10. I said IF <* happens to be a well order, your proof would fail. How do you know it isn't?
  11. What about a well-order? Then there is no nonempty set that has no minimum element. How do you know <* doesn't happen to be a well order? You're claiming as a fact the very thing you are trying to prove.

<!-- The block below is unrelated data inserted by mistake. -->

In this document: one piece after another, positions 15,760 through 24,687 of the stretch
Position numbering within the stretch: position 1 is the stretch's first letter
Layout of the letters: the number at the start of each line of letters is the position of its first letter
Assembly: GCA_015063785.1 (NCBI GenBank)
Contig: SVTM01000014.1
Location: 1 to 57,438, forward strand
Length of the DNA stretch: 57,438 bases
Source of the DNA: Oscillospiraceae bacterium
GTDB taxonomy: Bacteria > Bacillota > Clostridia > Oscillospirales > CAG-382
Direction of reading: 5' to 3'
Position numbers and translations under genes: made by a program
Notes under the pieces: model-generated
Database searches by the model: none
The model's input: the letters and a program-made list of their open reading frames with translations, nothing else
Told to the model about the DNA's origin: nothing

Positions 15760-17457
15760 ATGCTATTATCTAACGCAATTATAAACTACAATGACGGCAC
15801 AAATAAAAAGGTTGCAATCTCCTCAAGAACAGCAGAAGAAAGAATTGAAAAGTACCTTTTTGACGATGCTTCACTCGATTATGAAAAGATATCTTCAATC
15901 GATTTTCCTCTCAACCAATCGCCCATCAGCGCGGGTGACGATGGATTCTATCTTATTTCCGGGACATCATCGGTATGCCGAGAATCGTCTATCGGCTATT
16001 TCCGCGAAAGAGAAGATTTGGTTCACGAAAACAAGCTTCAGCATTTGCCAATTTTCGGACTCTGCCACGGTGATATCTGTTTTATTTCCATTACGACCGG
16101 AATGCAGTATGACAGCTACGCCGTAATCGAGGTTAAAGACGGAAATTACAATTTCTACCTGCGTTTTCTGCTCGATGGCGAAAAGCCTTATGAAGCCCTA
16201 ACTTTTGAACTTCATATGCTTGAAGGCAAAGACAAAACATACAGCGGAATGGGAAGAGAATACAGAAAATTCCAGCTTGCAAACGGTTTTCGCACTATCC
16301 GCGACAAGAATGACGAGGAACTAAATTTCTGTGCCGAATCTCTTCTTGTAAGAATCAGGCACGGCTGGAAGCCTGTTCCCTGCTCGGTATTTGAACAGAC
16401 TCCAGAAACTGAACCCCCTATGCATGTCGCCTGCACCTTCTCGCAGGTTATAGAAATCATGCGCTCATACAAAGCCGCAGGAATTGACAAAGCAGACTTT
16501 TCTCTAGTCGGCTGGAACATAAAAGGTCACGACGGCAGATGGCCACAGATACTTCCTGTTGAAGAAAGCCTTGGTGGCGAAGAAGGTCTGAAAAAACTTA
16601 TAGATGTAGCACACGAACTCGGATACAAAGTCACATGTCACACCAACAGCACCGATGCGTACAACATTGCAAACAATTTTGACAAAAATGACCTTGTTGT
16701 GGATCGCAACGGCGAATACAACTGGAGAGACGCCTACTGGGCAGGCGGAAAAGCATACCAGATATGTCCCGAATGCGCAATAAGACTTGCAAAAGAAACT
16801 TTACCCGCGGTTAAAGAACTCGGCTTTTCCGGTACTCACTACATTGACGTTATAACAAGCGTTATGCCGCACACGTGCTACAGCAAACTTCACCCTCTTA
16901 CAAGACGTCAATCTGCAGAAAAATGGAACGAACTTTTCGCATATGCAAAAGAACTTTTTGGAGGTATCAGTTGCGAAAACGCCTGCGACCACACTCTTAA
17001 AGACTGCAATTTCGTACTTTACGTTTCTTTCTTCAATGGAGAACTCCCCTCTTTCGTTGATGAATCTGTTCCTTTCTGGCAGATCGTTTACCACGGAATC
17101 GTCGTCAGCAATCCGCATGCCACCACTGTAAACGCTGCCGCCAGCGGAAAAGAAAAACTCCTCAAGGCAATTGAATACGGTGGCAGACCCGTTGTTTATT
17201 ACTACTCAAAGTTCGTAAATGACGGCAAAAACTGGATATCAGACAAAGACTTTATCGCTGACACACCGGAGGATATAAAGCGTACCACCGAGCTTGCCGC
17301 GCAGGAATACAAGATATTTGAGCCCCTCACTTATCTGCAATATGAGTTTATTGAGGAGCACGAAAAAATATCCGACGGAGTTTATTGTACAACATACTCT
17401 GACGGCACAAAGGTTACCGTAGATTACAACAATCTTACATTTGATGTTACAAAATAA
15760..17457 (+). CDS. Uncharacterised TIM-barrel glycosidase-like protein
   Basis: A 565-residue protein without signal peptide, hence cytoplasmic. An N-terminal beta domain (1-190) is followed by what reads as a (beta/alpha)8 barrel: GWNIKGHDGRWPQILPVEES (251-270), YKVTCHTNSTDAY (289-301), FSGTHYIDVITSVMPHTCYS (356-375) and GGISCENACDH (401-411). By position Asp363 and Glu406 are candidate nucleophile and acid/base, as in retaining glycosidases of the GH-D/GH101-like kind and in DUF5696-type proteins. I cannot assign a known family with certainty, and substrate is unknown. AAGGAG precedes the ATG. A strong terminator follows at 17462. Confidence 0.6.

12. > I do think that the error you've identified is a relatively small error that can be worked around. It's interesting that you think that. I think the error is absolutely decisive and not repairable. Perhaps we are understanding the argument of @discountbrains differently. I take things to be thus: We play a game. I give discount (for short) a proposed linear order (= total order, same thing) [math]<^*[/math]; and discount proves that it can not possibly be a well-order. In this way discount would show that there is no well-order. Whatever [math]a[/math] and [math]b[/math] he picks, I choose the linear order: [math]a <^* b <^* \text{everything else in its usual order}[/math] In this order it's clear that [math]T = \{x \in \mathbb R : a <^* x <^* b\}[/math] is empty. Therefore there is no [math]z_0[/math] to start the "induction" (which of course isn't really an induction and doesn't prove what discount says it does). Now I think this is decisive. The compiler in my mind has detected a fatal error and I generally don't bother to read the rest except at a very cursory level. It doesn't matter that discount might have picked [math]c[/math] and [math]d[/math], I'd give the corresponding example. Remember discount's claim is that NO linear order can be a well order. I only have to produce a single example that breaks the proof. I think you might be thinking something like this. Correct me if I'm misunderstanding your point. You think you can fix this by saying that ok, [math]T[/math] is empty, so we don't care about it. We'll take some other interval. But I can give you the order [math]a <^* b <^* c <^* d <^* \text{everything} [/math] So ok you say never mind THAT interval. But I can do this all day. I could put countably many natural numbers, say all of them, in front of the "everything else" part. Or I could put all the even natural numbers, then the odds, and then everything else. So this would still be a countable initial segment, but it would be [math]\omega + \omega[/math], two copies of the naturals. Or three. I can just walk these examples right up through the countable ordinals. You might NEVER find a nonempty interval! And what if [math]<^*[/math] happens to actually be a well-order of the reals? It's some uncountable ordinal. You might find some nonempty [math]T[/math]'s but it wouldn't mean anything. It is a fact that descending chains of ordinals are always finite. Otherwise since ordinals are transitive sets, you'd have an infinite descending chain of element-hood, contradicting the axiom of foundation. You can't have infinite epsilon-chains. So at best you can only iterate the construction finitely many times and it doesn't prove anything. But the mental image here is that if the reals are well-ordered, it does in fact look like a long ordinal-indexed "sequence" of discrete elements. That's what ordinals look like. They are literally "one thing after another" like bowling balls. So it's discount's conceptualization that's still incomplete. He still conflates the dense order with the possible well-order. I better stop writing and let you tell me if you think I'm understanding this correctly. I could be misunderstanding everything, I would not be surprised. My point is that my first example actually implies all the rest of that! It's a refutation of not only the proof, but of all possible attempted rescues of the proof by trying to choose a different interval.